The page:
Aug. 31, 2010 -- African-Americans may be at an increased risk for developing life-threatening blood clots after receiving drug-coated stents that are meant to keep their arteries open, new research shows.
The study is published in Circulation: Journal of the American Heart Association.
Stents are tiny mesh cylinders that keep arteries from renarrowing after angioplasty, a procedure that widens clogged heart arteries. Stents are either bare metal or drug-coated.
While drug-coated stents were developed to prevent arteries from renarrowing, they may also increase the risk of blood clots forming at the site of implantation -- often referred to as "stent thrombosis." To reduce this risk, people with drug-coated stents must take anticlotting drugs for one year.
In the study, researchers culled information on 7,236 patients who had drug-coated stents implanted between mid-2003 and the end of 2008. Of these study participants, 22% were African-American.
The analysis showed that African-Americans were nearly three times as likely to develop clots after receiving drug-coated stents than their non-African-American counterparts. This increased risk was evident at 30 days after the procedure and extended out for three years, the study showed.
The findings held even after the researchers controlled for other known risk factors for blood clots such as diabetes, hypertension, and kidney problems. African-Americans had increased rates of stent thrombosis even though they took anticlotting medication at a higher rate than people of other races.
"The bottom line is this is not just because this population is sicker or less compliant, but there is something else there that needs to be explored," says study researcher Ron Waksman, MD, associate director of the division of cardiology at Washington Hospital Center and professor of medicine and cardiology at Georgetown University, in a news release. "Physicians and patients need to know that African-Americans are at a higher risk of developing stent thrombosis, which is associated with heart attack or death."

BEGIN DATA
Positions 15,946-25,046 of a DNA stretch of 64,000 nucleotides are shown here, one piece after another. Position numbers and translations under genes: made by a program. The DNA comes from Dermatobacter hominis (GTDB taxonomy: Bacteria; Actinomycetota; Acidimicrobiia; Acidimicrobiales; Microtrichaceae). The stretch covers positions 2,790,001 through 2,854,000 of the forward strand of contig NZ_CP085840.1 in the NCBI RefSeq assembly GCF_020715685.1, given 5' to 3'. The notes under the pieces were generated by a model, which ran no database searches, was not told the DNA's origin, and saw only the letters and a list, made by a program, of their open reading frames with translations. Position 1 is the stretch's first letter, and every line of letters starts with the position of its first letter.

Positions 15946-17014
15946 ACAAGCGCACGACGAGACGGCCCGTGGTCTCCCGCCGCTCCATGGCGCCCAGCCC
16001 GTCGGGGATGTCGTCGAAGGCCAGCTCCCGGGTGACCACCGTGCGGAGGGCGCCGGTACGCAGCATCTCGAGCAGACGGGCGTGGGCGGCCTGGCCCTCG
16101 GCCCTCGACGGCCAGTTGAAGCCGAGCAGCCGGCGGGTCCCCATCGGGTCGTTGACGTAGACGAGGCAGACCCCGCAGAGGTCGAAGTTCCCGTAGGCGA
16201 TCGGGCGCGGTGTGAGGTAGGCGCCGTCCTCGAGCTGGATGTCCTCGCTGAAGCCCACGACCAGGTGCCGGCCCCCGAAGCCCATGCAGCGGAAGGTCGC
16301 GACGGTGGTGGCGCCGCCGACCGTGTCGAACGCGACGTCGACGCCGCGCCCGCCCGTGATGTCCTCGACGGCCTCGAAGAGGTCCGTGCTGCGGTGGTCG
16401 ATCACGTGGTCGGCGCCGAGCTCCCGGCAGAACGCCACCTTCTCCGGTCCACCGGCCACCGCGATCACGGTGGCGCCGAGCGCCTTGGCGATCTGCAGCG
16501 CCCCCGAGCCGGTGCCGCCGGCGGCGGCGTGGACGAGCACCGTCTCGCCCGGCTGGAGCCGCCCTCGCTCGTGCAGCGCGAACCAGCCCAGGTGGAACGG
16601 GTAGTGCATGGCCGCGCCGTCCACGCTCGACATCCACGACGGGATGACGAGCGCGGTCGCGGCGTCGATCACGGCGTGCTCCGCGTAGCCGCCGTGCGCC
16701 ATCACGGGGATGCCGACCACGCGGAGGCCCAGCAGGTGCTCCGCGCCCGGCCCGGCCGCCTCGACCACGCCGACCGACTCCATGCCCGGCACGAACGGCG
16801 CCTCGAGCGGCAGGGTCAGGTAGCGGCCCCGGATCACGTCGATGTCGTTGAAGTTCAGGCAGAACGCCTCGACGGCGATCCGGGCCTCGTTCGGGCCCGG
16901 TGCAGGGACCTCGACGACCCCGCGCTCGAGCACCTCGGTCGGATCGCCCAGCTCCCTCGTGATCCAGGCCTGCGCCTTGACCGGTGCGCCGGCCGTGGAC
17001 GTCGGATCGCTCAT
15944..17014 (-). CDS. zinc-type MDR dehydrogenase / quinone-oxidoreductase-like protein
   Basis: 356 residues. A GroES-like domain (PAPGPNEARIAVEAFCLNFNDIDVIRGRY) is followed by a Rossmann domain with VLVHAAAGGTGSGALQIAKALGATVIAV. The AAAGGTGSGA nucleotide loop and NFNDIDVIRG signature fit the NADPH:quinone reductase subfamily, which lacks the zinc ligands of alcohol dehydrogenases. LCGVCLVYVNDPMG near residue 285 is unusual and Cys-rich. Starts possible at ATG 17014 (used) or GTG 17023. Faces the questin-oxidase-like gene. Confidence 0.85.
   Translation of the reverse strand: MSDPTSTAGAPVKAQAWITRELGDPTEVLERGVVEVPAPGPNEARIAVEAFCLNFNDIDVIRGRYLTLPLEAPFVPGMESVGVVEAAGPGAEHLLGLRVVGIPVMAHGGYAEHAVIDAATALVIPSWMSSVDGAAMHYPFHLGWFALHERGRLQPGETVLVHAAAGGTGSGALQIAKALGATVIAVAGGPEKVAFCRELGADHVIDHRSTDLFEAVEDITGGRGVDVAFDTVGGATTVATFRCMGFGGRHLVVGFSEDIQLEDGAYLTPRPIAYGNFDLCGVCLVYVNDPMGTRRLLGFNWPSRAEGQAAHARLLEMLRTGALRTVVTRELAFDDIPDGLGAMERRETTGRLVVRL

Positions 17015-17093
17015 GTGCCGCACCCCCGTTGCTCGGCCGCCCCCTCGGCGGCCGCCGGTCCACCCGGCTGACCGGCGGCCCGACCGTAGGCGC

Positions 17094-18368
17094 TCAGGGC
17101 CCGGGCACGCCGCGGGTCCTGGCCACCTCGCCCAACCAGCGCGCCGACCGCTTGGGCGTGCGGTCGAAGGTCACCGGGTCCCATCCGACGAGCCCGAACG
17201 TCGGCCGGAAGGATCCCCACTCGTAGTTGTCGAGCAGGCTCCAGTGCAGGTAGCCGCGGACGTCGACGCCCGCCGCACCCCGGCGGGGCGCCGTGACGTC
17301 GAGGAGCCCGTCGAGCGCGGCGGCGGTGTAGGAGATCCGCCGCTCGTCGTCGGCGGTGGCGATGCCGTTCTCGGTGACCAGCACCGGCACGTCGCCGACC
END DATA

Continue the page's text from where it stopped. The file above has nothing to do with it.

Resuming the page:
Role of Genetics
Exactly why African-Americans are at higher risk for developing blood clots with drug-coated stents is not fully understood. Possible genetic differences in the way their bodies react to the anticlotting medication clopidogrel (Plavix) may play a role, the researchers speculate. Clopidogrel carries a warning stating that it may not be effective in some people whose bodies have trouble converting clopidogrel to its active form.
"All in all, the study affirms that there are likely differences amongst patients in terms of risk profile and this is likely largely based on genetics," says Stephen Ellis, MD, section head of interventional cardiology at Cleveland Clinic in Ohio, in an email.
Robert Iaffaldano, MD, an interventional cardiologist with MetroSouth Medical Center in Blue Island, Ill., says that these drug-coated stents are better than bare-metal stents in most scenarios.
"They prevent scar tissue from forming over the stent, which is what results in [renarrowing]," he explains. "But when skin or scar tissue grows over the stent, the body knows the stent is no longer a foreign object," he says. "With the drug-eluting stents, the body's natural response is to isolate foreign object by surrounding it with clot."
"Drug-eluting stents prevent scars from forming, but the price that you pay is that your body sees the stent as foreign for a longer period of time, which is why anticlotting drugs must be taken for one year," he says. With bare metal stents, anticlotting drugs are only taken for one month.